THE THREE WARNINGS*
MRS. [HESTER] THRALE
The tree of deepest root is found
Least willing still to quit the ground;
'Twas therefore said by ancient sages,
That love of life increased with years
So much, that in our latter stages,
When pains grow sharp, and sickness rages,
The greatest love of life appears.
This great affection to believe,
Which all confess, but few perceive,
If old assertions can't prevail,
Be pleased to hear a modern tale.
When sports went round, and all were gay,
On neighbour Dodson's wedding-day,
Death called him aside the jocund groom
With him into another room,
And looking grave — 'You must,' says he,
'Quit your sweet bride, and come with me.'
'With you! and quit my Susan's side?
'With you!' the hapless husband cried;
'Young as I am,' 'tis monstrous hard!
Besides, in truth, I'm not prepared:
My thoughts on other matters go;
This is my wedding day, you know.'
What more he urged I have not heard,
His reasons could not well be stronger;
So Death the poor delinquent spared,
And left to live a little longer.
Yet calling up a serious look,
His hour-glass trembled while he spoke —
'Neighbour,' he said, 'farewell! no more
Shall Death disturb your mirthful hour:
And further, to avoid all blame
Of cruelty upon my name,
To give you time for preparation,
And fit you for your future station,
Three several warnings you shall have,
Before you're summoned to the grave;
Willing for once I'll quit my prey,
And grant a kind reprieve;
In hopes you'll have no more to say;
But, when I call again this way,
Well pleased the world will leave.'
To these conditions both consented,
And parted perfectly contented.
What next the hero of our tale befell,
How long he lived, how wise, how well,
How roundly he pursued his course,
And smoked his pipe, and stroked his horse,
The willing muse shall tell:
He chaffered, then he bought and sold,
Nor once perceived his growing old,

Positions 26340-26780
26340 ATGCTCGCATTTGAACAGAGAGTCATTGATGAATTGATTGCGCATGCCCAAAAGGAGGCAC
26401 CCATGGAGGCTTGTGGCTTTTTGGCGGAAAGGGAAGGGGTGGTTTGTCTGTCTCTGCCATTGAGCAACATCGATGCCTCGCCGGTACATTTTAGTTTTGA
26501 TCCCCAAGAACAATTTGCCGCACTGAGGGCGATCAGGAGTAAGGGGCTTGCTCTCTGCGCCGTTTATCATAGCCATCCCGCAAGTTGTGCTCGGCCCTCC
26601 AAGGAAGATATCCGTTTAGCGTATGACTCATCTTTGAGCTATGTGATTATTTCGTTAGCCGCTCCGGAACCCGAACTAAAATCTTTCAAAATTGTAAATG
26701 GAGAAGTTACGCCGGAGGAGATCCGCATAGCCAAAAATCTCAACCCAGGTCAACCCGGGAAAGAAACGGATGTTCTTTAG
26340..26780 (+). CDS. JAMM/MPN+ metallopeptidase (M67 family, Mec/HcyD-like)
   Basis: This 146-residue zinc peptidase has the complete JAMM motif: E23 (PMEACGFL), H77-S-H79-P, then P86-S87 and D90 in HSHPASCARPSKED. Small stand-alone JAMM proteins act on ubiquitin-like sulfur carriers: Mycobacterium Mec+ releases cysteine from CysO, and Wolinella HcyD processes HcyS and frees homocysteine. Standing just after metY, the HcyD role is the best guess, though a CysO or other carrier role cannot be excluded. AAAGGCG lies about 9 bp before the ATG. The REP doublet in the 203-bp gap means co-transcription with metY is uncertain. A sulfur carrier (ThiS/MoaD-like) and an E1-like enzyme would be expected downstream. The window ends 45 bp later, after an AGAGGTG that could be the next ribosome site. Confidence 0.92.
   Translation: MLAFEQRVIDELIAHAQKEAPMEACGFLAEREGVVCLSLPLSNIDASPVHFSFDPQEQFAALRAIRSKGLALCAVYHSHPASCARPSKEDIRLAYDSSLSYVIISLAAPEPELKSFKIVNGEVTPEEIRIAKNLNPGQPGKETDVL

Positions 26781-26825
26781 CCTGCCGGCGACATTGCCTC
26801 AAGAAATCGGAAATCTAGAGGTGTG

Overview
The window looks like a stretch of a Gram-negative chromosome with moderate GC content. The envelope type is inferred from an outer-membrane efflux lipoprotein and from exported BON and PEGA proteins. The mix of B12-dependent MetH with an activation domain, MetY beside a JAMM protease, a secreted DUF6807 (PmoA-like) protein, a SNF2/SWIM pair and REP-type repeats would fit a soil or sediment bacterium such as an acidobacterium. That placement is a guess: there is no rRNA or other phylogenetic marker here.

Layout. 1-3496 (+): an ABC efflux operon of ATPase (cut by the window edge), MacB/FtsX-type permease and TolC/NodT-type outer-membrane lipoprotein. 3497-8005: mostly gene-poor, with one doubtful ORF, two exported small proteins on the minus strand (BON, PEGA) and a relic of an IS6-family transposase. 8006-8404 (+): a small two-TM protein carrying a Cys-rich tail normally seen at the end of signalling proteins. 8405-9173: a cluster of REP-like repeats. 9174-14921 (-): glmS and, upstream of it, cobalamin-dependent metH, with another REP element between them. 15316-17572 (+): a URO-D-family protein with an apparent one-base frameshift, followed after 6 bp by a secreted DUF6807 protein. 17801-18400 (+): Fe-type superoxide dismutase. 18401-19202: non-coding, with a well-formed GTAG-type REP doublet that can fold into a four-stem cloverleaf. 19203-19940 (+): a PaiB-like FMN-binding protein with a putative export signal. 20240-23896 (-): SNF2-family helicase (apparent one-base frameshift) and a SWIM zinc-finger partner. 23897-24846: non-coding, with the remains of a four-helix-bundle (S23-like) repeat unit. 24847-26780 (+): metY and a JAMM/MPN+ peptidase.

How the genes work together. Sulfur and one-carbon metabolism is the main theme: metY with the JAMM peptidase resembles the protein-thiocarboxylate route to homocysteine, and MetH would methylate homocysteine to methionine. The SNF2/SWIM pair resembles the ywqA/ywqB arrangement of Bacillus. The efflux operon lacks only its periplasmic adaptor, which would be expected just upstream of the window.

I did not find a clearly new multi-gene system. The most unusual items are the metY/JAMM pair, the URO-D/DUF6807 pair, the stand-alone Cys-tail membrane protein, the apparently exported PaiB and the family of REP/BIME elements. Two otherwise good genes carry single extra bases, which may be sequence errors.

Nor thought of Death as near:
His friends not false, his wife no shrew,
Many his gains, his children few,
He passed his hours in peace.
But while he viewed his wealth increase,
While thus along life's dusty road,
The beaten track content he trod,
Old Time, whose haste no mortal spares,
Uncalled, unheeded, unawares,
Brought on his eightieth year.
And now, one night, in musing mood,
As all alone he sate,
The unwelcome messenger of Fate
Once more before him stood.
Half-killed with anger and surprise,
'So soon returned!' old Dodson cries.
'So soon, d'ye call it?' Death replies:
'Surely, my friend, you're but in jest!
Since I was here before
'Tis six-and-thirty years at least,
And you are now fourscore.'
'So much the worse,' the clown rejoined:
'To spare the aged would be kind:
However, see your search be legal;
And your authority — is't regal?
Else you come on a fool's errand,
With but a secretary's warrant.
Beside, you promised me Three Warnings,
Which I have looked for nights and mornings,
But for that loss of time and ease,
I can recover damages.'
'I know,' cries Death, 'that at the best,
I seldom am a welcome guest;
But don't be captious, friend, at least;
I little thought you'd still be able
To stump about your farm and stable.
Your years have run to a great length;
I wish you joy, though, of your strength.'
'Hold!' says the farmer; 'not so fast!
I have been lame these four years past.'
'And no great wonder,' Death replies,
'However, you still keep your eyes;
And sure, to see one's loves and friends,
For legs and arms would make amends.'
'Perhaps,' says Dodson, 'so it might,
But latterly I've lost my sight.'
'This is a shocking tale, 'tis true;
But still there's comfort left for you:
Each strives your sadness to amuse;
I warrant you hear all the news.'
'There's none,' cries he; 'and if there were,
I'm grown so deaf, I could not hear.'
'Nay, then,' the spectre stern rejoined,
'These are unjustifiable yearnings:
If you are lame, and deaf, and blind,
You've had your Three sufficient Warnings;
So come along; no more we'll part;
He said, and touched him with his dart.
And now old Dodson, turning pale,
Yields to his fate — so ends my tale.
* From Living Thoughts in Words that Burn from Poet, Sage, and Humorist, Edited by Daphne Dale; 1891] Reprinted as Classic Gems of Prose and Poetry; Chicago Star Publishing Company; [no date]; pp. 105.